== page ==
The Perils of India’s Crop Insurance

India has been offering crop insurance to farmers for more than forty years. But they see it more as a conditionality for bank loans than a truly risk mitigation device, writes Vivian Fernandes in this short brief on the subject.

  • India has been offering crop insurance schemes since 1972
  • In all cases, the claims have been much higher than the premium earned.
  • Currently, India has two schemes, the modified National Agriculture Insurance Scheme and the Weather-based Crop Insurance Scheme.
  • They are offered mainly by the state-owned Agricultural Insurance Company of India and three private insurers
  • In the case of mNAIS, the area approach is followed, which means, all farmers in an agriculturally homogenous area get compensated if their yields are less than the threshold (moving) average. The chances of unwarranted losses are high because of fraud or just negligence on the part of crop yield assessors.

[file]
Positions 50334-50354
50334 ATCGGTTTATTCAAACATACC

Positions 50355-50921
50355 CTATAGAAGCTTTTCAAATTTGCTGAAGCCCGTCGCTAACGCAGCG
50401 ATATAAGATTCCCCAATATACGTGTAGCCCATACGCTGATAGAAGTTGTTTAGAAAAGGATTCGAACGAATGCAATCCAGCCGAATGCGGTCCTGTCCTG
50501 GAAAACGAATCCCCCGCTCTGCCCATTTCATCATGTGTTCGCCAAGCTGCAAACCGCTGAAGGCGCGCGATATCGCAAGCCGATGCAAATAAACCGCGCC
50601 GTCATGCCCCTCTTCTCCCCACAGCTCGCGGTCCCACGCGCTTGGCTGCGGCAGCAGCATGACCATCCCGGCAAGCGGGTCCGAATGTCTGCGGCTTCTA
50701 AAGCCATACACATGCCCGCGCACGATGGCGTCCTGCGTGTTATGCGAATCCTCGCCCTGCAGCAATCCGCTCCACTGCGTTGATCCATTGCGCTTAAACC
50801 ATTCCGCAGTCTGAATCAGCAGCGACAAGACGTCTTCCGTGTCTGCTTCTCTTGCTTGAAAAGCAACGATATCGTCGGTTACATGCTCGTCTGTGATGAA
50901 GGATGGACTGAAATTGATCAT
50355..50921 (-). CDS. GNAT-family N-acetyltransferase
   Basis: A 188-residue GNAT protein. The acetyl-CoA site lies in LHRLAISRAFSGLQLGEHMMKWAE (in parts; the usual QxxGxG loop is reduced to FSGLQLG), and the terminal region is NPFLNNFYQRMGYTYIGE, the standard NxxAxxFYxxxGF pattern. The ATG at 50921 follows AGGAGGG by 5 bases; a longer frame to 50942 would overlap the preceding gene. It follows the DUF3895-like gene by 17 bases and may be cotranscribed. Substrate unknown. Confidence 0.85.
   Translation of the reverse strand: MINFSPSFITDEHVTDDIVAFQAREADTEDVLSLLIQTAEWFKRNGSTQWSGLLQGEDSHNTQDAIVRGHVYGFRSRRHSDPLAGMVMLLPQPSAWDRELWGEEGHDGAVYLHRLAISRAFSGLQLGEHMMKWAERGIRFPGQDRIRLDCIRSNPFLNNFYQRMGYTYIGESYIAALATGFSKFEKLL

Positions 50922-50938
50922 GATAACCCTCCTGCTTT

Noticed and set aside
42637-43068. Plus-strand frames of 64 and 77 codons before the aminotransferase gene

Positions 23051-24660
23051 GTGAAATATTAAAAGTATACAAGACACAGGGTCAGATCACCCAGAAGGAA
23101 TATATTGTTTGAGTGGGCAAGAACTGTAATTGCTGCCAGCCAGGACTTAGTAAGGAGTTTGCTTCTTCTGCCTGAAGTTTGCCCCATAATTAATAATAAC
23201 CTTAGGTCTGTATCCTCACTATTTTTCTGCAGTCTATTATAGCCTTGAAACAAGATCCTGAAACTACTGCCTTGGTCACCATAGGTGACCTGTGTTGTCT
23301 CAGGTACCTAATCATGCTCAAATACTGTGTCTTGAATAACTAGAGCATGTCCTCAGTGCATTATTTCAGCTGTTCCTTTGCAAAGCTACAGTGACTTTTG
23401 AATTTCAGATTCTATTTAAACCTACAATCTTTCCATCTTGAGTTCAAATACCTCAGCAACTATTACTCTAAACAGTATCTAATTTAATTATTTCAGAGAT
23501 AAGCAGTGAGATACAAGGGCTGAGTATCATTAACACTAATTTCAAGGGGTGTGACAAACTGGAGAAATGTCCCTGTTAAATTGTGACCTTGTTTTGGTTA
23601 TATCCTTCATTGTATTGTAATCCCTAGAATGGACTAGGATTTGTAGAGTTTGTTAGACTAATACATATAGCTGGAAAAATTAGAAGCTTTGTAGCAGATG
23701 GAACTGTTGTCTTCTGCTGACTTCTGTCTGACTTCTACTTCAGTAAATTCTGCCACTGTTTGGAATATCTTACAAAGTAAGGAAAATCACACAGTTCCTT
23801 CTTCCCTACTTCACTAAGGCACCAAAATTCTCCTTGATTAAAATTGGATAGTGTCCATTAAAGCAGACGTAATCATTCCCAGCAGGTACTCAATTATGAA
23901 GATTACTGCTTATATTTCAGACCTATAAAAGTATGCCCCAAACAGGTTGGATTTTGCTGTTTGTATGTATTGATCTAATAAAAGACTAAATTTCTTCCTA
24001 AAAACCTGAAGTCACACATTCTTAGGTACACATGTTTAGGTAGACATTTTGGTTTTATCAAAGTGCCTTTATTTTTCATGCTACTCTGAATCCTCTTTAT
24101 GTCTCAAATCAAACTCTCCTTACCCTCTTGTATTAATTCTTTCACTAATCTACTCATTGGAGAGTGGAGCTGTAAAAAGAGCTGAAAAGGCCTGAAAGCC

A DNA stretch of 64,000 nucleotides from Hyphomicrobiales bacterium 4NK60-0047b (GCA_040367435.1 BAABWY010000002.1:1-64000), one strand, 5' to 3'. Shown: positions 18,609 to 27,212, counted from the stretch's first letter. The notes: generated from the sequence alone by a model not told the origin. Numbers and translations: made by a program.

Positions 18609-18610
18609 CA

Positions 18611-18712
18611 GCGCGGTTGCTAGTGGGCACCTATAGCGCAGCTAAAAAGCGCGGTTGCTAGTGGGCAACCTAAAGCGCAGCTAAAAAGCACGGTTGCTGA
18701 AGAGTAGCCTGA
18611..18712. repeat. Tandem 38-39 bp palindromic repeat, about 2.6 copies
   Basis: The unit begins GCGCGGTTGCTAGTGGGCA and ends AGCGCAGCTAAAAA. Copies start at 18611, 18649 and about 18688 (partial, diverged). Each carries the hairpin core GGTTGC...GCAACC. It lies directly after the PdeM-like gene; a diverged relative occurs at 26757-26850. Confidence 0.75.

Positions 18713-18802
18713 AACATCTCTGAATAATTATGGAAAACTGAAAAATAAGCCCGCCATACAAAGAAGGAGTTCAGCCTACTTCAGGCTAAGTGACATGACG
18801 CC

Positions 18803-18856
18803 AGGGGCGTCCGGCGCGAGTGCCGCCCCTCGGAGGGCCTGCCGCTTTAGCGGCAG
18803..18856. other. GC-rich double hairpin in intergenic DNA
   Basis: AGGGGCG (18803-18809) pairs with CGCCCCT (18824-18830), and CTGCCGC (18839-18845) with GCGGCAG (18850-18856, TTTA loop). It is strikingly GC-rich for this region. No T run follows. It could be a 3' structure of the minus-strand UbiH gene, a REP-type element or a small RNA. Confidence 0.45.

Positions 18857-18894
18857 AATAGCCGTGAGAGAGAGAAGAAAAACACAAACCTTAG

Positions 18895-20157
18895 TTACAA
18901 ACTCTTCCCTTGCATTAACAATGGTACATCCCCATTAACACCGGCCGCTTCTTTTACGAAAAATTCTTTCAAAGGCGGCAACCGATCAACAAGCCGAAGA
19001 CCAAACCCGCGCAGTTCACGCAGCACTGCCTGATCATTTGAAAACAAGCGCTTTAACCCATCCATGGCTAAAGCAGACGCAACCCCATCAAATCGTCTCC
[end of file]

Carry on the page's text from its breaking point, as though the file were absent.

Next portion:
• Most farmers do not see a benefit. The compensation is inadequate and delayed. Eighty percent of the insured opt for it because they cannot get a bank loan without it.
  • Agriculture Minister Radha Mohan Singh told the Rajya Sabha on 11 December 2014, that existing insurance schemes have failed and a new one is in the works.
  • Weather-based crop insurance is perhaps a better scheme. The government could throw it open to both public and private insurers on least-subsidy basis.

(Photo: Distraught farmers, awaiting procurement of wheat for many days at a mandi in Nupur Bet near Ludhiana, pose for a photograph on 24 April, 2015. Photo by Vivian Fernandes)

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